Biomarker Accessible and Chemically Addressable Mechanistic Subtypes of BRAF Melanoma




Eskiocak, Banu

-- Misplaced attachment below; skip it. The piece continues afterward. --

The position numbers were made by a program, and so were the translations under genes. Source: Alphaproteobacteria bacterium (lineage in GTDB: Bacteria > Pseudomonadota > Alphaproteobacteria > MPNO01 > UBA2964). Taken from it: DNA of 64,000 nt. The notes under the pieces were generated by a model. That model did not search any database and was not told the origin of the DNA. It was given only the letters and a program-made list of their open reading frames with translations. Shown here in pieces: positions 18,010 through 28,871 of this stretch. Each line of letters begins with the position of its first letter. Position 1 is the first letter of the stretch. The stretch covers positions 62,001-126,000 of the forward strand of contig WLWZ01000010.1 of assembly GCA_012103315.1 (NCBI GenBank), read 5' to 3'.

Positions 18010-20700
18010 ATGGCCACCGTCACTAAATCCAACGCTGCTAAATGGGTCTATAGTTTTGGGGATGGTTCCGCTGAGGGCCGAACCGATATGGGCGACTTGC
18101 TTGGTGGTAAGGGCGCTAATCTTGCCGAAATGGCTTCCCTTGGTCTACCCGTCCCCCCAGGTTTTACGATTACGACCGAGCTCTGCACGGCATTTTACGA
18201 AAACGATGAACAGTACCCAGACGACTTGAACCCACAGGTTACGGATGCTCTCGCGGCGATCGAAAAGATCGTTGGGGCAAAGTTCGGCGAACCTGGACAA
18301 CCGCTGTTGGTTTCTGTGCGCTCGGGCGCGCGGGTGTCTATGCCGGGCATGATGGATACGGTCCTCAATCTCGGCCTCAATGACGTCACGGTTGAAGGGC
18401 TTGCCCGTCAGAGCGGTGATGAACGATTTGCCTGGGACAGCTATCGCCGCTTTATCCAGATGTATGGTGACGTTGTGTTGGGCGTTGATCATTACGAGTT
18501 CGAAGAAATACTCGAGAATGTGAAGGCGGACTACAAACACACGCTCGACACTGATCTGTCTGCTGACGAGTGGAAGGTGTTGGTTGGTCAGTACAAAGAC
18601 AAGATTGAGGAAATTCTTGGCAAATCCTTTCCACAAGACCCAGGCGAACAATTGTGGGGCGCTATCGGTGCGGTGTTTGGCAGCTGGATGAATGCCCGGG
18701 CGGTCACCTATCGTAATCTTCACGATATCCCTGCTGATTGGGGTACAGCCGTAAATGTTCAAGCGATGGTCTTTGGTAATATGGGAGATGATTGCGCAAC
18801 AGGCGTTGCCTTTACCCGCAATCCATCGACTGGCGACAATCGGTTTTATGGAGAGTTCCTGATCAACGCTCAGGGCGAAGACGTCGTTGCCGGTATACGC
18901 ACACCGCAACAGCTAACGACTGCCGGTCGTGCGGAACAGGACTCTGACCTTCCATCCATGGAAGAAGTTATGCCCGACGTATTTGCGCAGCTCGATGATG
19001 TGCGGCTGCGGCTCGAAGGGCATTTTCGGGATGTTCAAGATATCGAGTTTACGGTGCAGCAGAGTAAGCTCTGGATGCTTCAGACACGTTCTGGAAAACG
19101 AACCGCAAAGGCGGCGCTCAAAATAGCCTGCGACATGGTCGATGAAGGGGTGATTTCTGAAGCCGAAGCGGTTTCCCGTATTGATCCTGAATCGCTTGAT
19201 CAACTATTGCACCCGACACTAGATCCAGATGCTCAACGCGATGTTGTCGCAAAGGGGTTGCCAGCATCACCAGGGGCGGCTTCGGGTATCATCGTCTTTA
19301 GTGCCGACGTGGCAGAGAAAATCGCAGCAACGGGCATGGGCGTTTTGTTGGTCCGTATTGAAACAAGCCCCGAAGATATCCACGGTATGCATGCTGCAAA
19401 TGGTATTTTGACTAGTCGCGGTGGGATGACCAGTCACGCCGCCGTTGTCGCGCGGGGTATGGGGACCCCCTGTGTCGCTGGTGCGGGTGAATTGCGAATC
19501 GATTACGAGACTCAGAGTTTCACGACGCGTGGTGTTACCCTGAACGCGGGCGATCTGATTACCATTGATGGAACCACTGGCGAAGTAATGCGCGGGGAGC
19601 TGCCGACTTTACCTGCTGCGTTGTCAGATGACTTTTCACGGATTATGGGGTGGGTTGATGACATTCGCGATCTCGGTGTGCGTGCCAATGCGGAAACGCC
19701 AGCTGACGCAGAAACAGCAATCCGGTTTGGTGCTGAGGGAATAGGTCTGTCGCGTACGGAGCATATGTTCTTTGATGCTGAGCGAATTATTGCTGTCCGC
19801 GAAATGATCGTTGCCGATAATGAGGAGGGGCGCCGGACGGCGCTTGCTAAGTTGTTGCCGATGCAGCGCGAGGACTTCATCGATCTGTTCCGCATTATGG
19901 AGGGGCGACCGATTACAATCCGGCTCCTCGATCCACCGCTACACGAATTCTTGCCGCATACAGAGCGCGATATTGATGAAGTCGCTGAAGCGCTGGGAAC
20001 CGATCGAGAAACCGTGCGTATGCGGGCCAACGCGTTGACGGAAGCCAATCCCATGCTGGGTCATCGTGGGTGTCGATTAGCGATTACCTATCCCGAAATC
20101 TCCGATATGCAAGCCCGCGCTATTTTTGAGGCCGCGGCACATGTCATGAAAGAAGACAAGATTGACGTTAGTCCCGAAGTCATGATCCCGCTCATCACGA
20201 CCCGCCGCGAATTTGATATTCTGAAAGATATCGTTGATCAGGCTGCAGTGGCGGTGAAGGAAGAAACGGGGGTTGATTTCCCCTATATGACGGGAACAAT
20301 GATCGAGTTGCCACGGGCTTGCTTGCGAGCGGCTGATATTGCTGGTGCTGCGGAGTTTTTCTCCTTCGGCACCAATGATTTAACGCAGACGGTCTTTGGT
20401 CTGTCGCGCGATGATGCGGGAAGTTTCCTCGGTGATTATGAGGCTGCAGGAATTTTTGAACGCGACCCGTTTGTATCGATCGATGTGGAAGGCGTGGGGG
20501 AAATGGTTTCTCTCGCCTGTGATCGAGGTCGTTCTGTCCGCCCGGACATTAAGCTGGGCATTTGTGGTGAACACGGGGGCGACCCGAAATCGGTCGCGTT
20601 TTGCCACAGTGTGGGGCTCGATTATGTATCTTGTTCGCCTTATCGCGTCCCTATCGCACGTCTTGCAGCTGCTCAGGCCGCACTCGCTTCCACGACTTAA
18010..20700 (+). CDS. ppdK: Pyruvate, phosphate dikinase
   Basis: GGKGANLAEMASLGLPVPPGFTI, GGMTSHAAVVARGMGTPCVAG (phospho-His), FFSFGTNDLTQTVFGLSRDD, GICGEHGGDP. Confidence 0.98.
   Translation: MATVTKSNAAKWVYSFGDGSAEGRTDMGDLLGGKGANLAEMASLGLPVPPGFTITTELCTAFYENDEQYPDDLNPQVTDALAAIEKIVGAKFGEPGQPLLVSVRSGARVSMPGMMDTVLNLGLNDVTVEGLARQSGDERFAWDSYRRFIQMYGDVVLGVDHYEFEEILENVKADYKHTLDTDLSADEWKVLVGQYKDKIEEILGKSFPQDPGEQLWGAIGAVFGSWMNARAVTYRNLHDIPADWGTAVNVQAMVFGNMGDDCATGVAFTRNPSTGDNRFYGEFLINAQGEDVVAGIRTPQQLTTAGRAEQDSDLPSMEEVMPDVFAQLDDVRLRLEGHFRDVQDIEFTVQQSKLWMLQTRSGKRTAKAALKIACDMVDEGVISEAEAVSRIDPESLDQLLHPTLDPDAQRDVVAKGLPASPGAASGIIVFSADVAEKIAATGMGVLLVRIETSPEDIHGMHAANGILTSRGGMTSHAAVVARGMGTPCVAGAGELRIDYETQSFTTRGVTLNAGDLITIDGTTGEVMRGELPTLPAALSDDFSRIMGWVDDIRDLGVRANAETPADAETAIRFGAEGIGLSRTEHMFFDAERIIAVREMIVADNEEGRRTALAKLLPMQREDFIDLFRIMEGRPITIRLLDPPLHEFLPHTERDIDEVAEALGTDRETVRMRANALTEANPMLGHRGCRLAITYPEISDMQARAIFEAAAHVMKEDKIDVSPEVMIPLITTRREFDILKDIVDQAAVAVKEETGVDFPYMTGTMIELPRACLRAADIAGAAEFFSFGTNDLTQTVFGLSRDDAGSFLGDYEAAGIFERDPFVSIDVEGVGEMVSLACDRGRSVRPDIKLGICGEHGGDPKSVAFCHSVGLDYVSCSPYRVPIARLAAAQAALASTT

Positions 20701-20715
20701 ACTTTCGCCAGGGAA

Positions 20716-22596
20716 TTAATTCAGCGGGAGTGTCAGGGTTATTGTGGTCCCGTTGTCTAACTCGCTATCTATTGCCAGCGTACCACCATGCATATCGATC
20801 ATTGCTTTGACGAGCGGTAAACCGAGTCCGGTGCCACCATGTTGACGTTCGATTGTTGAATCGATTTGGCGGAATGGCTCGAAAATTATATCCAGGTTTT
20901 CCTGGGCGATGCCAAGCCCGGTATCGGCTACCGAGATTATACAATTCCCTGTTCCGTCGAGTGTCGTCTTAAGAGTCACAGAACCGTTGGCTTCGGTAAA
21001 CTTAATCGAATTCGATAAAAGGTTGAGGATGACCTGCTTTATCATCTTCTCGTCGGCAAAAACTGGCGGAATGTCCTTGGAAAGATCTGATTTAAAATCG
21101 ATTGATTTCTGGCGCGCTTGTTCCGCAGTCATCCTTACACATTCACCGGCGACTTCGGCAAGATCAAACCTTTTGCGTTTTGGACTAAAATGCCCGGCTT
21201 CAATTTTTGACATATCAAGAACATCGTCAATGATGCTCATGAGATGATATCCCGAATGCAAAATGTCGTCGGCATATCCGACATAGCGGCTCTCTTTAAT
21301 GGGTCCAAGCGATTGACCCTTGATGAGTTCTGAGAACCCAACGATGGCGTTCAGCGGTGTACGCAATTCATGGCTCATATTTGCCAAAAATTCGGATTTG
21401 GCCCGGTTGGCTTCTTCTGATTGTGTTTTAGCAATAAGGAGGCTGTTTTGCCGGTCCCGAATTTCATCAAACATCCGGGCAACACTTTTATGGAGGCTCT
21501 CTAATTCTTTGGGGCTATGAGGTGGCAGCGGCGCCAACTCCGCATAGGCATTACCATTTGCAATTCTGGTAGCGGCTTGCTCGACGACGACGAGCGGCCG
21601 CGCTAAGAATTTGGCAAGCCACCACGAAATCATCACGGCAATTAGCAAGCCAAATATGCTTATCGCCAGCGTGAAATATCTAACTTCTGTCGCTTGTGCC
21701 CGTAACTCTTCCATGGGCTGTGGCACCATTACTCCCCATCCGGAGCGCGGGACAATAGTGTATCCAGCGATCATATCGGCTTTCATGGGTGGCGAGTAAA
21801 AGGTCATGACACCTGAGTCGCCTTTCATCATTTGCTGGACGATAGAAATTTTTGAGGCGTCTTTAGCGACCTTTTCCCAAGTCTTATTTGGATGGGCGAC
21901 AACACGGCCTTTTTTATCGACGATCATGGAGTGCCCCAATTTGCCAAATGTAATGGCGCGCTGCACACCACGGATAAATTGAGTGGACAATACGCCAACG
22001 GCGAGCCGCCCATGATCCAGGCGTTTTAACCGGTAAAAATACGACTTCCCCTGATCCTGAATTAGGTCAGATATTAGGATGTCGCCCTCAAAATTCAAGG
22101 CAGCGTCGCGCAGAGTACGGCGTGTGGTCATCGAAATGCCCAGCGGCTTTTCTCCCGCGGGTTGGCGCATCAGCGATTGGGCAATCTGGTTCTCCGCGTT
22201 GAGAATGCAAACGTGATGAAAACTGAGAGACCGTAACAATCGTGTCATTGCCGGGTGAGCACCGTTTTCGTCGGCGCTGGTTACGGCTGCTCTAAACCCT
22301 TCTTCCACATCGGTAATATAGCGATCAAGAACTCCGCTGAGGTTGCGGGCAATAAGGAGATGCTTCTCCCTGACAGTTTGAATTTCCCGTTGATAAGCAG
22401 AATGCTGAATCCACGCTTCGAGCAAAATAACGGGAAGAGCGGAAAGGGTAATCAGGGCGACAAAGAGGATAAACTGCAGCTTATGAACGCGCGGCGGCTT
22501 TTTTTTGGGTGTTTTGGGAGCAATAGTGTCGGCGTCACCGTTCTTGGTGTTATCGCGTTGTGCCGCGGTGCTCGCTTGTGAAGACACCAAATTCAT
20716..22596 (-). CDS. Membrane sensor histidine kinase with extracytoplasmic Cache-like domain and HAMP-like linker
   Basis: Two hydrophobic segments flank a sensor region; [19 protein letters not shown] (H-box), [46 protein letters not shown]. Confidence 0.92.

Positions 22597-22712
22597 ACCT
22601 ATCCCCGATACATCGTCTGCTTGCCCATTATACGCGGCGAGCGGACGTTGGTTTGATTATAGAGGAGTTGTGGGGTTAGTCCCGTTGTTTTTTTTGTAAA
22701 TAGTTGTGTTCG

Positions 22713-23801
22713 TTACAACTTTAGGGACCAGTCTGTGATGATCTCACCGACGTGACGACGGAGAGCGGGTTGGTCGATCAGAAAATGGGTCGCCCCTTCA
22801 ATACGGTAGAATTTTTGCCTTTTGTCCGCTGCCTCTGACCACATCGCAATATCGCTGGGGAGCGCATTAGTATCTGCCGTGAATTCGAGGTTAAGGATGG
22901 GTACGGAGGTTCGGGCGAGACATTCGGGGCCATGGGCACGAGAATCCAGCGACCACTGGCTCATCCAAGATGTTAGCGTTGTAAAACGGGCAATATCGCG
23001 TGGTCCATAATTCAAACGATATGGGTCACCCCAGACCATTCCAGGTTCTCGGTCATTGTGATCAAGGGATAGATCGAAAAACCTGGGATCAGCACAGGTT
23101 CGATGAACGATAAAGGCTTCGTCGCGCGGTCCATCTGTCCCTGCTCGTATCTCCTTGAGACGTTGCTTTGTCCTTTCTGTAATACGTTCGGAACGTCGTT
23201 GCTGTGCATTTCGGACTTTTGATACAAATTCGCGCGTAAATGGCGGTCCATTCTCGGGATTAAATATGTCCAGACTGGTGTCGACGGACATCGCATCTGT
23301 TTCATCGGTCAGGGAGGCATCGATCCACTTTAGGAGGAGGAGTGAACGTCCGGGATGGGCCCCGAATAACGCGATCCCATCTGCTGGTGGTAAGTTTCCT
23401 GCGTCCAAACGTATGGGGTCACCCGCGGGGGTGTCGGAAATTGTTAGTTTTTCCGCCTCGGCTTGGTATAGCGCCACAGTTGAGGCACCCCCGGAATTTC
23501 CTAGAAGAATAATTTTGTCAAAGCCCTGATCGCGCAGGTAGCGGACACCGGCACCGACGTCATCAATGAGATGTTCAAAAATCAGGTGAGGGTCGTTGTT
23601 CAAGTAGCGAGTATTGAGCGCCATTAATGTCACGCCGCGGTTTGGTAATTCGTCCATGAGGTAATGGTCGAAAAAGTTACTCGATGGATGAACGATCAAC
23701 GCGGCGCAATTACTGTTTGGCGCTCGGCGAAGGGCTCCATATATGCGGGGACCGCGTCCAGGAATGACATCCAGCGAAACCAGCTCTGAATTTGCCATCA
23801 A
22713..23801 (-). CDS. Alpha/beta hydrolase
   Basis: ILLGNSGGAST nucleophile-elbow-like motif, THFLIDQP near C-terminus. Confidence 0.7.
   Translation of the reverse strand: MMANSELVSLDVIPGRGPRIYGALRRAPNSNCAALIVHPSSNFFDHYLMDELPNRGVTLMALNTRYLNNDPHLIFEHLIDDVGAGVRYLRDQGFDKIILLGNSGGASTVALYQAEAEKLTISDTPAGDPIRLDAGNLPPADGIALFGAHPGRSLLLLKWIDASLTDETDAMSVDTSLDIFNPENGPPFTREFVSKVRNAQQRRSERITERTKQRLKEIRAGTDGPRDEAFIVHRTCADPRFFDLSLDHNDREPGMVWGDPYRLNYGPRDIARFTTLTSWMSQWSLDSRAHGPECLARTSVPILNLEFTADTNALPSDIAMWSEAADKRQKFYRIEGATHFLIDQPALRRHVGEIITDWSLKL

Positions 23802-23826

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Genomic diversity and adaptive plasticity of melanoma tumors limit durable control with conventional and targeted therapies. Nevertheless, pathological activation of the ERK1/2 regulatory system is a linchpin tumorigenic mechanism associated with the majority of both primary and recurrent disease. To avoid common resistance mechanisms associated with perdurance of ERK1/2 signaling, we sought to identify therapeutic targets that are selectively required for tumorigenicity in the presence of pathological ERK1/2 signaling. Such targets could be leveraged in jiu jitsu fashion to breach selective pressure to engage any of the many BRAF-independent ERK1/2 pathway activation mechanisms. By integration of multi-genome chemical and genetic screens; recurrent architectural variants in melanoma tumor genomes; and patient outcome data; we identified 2 mechanistic subtypes of BRAF(V600) melanoma that inform new cancer cell biology and offer new therapeutic opportunities. Subtype membership defines sensitivity to clinical MEK inhibitors versus TBK1/IKBKE inhibitors. Importantly, subtype membership can be predicted using a robust quantitative 5-feature genetic biomarker. This biomarker, or the mechanistic relationships linked to it, can identify a cohort of best responders to clinical MEK inhibitors (detectable in 25% of melanoma patients) and identify a cohort of TBK1/IKBKE inhibitor-sensitive disease among non-responders to current targeted therapy (detectable in 9.9% of melanomas).

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